It was with interest and some incredulity that I read Justine Storey’s article on the debate surrounding the merger of the Sale Promotion Consultants Association and the Institute of Practitioners in Advertising (MW Aril 19).
The future of the SPCA is of course of interest to us, Triangle being one of the first and founding members. As indeed is the role that involvement with the IPA may play in helping raise both our profile and influence in the marketing industry.
However, I am puzzled and concerned as to how the creation of a commercial arm of the SPCA will further the best interests of members, particularly when the two main objectives will be to recruit and “clone” graduates, then filter and “police” freelancers.
The SPCA has an important role in our industry. The guidelines that it published on issues such as remuneration are vital in helping to establish better commercial relationships with clients. Salary surveys help to prevent an overheating of our industry’s costs. The SPCA portfolio service is an essential reference for clients seeking new providers of promotional marketing and not least there are the SPCA Awards (in association with MW) which recognise the best work within our industry.
These are the areas that I believe fellow members want to focus on – industry-wide issues and opportunities that raise our credibility.
Of course I want to see the best calibre candidates joining the industry from university, and we all want a high standard of freelance support. But member agencies have an individual responsibility to ensure that this becomes a reality.
The Triangle Group runs a graduate training and recruitment programme. It takes time and effort but the cost is minimal compared with potential recruitment fees for account managers.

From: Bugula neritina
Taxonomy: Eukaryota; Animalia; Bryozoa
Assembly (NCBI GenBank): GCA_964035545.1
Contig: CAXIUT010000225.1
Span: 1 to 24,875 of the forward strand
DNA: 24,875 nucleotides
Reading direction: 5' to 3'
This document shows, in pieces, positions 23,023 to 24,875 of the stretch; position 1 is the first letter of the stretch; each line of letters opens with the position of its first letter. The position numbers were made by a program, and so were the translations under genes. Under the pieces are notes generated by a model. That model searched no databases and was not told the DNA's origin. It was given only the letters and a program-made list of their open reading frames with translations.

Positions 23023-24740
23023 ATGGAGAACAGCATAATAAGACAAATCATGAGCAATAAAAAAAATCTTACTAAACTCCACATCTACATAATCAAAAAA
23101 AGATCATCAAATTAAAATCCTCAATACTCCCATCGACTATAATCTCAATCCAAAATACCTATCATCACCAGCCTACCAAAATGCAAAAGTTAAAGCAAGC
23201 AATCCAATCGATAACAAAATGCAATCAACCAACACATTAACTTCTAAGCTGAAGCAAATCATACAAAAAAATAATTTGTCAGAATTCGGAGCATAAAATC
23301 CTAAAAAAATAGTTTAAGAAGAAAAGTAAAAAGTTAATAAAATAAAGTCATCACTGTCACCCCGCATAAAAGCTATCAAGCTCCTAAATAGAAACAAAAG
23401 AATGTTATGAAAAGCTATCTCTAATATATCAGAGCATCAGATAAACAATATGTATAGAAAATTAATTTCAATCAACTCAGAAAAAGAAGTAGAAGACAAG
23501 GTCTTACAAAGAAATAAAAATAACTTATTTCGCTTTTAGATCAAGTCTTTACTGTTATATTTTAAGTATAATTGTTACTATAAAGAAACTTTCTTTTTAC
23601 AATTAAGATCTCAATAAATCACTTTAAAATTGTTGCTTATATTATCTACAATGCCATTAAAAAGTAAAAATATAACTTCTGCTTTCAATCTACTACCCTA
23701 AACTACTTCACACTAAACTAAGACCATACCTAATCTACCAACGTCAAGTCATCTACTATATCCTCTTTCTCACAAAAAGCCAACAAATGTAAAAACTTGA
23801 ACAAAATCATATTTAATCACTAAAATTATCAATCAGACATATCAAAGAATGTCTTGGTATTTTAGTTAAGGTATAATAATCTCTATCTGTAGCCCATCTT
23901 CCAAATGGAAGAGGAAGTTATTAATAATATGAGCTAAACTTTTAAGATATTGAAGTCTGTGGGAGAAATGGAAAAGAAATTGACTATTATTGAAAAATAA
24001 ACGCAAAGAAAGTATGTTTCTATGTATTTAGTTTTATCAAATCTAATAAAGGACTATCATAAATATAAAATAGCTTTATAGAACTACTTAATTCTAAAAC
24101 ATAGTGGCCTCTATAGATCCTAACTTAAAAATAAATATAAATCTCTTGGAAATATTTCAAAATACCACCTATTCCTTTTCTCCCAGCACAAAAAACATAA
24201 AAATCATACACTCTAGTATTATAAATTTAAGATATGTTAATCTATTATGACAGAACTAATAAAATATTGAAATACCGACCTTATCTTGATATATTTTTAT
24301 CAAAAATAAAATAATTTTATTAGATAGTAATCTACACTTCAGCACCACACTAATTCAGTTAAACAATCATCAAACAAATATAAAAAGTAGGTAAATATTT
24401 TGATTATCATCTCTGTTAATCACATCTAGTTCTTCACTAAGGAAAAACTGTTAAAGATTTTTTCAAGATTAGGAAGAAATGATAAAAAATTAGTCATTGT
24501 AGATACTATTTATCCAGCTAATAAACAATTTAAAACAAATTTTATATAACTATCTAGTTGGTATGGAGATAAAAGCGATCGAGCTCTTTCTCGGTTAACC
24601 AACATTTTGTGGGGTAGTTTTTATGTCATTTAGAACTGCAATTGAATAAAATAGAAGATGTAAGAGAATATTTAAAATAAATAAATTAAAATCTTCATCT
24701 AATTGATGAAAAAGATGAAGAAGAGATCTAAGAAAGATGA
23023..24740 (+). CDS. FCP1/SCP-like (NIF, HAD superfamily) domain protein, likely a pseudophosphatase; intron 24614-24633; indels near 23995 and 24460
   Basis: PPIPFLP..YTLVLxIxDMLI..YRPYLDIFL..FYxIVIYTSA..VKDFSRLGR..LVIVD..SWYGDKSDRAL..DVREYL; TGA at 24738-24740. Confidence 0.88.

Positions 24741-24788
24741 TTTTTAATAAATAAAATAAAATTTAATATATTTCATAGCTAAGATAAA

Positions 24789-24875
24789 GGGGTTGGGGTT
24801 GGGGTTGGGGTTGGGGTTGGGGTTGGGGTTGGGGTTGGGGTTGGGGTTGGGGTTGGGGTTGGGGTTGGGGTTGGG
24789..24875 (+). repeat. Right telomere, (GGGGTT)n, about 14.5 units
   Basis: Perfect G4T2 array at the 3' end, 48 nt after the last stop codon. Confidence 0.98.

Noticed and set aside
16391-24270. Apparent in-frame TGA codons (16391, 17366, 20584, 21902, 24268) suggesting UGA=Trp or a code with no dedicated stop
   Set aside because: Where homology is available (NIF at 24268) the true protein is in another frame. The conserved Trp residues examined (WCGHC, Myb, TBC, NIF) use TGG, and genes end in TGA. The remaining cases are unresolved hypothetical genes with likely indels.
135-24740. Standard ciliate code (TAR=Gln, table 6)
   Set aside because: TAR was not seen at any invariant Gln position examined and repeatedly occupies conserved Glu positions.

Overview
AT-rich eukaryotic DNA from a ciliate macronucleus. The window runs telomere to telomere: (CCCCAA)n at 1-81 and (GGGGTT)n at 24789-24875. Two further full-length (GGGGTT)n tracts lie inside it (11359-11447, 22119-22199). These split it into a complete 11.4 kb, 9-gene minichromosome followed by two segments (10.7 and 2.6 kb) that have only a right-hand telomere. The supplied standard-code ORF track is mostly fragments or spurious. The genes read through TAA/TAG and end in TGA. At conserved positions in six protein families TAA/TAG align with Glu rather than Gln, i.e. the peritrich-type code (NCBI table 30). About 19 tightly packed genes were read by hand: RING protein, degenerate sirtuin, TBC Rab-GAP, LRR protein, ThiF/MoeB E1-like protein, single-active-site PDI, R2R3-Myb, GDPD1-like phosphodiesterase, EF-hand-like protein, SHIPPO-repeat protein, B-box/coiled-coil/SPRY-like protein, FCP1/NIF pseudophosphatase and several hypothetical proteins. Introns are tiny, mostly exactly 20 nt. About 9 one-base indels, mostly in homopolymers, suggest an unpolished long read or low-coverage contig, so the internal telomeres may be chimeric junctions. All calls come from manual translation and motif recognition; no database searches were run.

Matthew Hooper did not make it clear as to who would train these graduates and how member agencies would be able to achieve equal access to the best candidates.
As for the freelance issue, there are a number of reputable businesses, such as Stopgap, that understand our industry’s needs and by fostering the right sort of relationship there is no reason why we cannot insist on better quality resources that represent value to members. Perhaps the SPCA could help negotiate preferential rates on our behalf?
I have no doubt that the SPCA could have an active part in raising our profile in universities and colleges and represent members’ interests in discussion with freelance providers – this does not require a commercial venture. I am sure this will be a subject open to healthy debate, I only hope it doesn’t deflect attention from a possible future with the IPA, or from matters that will raise our status with clients, surely the foremost aim of the SPCA.
Director & head of communications